Intermolecular forces

Forces of attraction and repulsion between interacting atoms/molecules other than electrostatic or covalent bonds are called inter molecular forces.

Attractive inter molecular forces: Known as van der Waal’s forces


1. Dispersion forces/ London forces:

  • Force of attraction between temporary dipoles.
  • Always attractive.
  • Significant only at short distances between interacting particles
  • Magnitude depends on polarizability of the particle.
    E α 1/r⁶
    E = interacting energy.
    r = distance between two particles.

2. Dipole – dipole forces:

  • Force of attraction between permanent dipoles.
  • Stronger than London forces, weaker than ion-ion interaction.
    E α 1/r³ —- For stationary polar molecules.
    E α 1/r⁶ —- For rotating polar molecules.

3. Dipole induced dipole forces:

  • Acts between a permanent dipole and a non-polar molecule.
  • The Permanent dipole of the polar molecule induces dipole on the electrically neutral molecule by deforming its electronic cloud. The non-polar molecule acquires charge.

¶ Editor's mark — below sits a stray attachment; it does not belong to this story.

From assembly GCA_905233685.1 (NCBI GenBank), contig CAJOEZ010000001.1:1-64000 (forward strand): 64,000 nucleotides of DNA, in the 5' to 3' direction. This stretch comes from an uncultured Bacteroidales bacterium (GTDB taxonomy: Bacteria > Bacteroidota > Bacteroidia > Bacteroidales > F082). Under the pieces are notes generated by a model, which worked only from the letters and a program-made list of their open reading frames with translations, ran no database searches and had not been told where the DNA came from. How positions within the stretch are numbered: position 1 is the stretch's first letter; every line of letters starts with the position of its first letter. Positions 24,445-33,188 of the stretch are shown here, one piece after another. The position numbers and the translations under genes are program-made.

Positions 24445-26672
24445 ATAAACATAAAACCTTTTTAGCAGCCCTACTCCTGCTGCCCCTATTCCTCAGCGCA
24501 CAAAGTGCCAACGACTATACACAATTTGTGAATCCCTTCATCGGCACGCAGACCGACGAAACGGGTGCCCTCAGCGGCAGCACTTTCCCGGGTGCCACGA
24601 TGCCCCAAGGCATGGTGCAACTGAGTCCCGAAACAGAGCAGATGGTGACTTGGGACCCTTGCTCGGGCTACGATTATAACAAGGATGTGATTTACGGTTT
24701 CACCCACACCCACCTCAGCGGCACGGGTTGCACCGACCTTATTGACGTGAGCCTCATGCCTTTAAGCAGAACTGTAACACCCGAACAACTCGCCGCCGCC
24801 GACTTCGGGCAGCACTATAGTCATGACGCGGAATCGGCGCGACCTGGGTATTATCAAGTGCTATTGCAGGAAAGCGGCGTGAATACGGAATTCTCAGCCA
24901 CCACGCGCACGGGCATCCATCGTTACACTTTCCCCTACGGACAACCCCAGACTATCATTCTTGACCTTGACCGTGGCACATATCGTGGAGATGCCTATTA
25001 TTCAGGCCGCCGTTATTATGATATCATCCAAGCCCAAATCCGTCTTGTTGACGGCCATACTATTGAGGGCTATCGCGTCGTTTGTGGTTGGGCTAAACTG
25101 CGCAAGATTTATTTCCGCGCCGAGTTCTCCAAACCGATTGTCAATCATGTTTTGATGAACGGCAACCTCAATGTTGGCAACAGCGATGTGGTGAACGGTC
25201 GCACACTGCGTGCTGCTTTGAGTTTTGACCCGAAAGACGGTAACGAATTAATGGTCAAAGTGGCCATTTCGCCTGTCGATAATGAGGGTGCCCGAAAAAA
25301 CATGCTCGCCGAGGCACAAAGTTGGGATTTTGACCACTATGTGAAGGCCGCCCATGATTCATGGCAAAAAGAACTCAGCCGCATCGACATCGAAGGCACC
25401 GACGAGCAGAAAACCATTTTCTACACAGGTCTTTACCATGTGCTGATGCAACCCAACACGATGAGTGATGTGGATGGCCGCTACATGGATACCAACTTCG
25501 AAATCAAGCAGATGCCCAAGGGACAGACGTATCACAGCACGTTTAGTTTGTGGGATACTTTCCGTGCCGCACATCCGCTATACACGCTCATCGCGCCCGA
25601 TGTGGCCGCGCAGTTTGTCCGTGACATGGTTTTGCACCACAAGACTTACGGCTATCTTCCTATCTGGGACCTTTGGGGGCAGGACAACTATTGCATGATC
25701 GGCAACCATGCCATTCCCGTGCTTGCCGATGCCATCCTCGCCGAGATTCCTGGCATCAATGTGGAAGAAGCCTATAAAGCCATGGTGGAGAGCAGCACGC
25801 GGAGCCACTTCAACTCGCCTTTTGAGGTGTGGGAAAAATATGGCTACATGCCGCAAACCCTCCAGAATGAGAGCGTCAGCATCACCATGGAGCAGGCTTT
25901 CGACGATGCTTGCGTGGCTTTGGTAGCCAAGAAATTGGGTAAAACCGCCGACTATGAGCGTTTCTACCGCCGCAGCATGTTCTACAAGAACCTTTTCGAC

• Force depends on strength of permanent dipole and polarizability of non-polar molecule.
    E α 1/r⁶

4. Hydrogen bonding:

  • It is a type of dipole-dipole force.
  • Occurs in molecules containing N – H, O – H and H – F bonds (also found in H – Cl bond).
  • Strength of the hydrogen bond is depends on the coulombic interaction between the lone-pair electrons of the electro-negative atom of one molecule and the hydrogen atom of another molecule.

Repulsive inter molecular forces:

  • Repulsion between the electron clouds and that between the nuclei of two molecules comes into play when particles come in close vicinity of each other.
  • Magnitude of the repulsion rises as the distance separating the molecules decreases.
  • In liquids and solids the atoms and molecules are very close to each other. Hence the repulsive forces start acting on them. So they are hard to compress.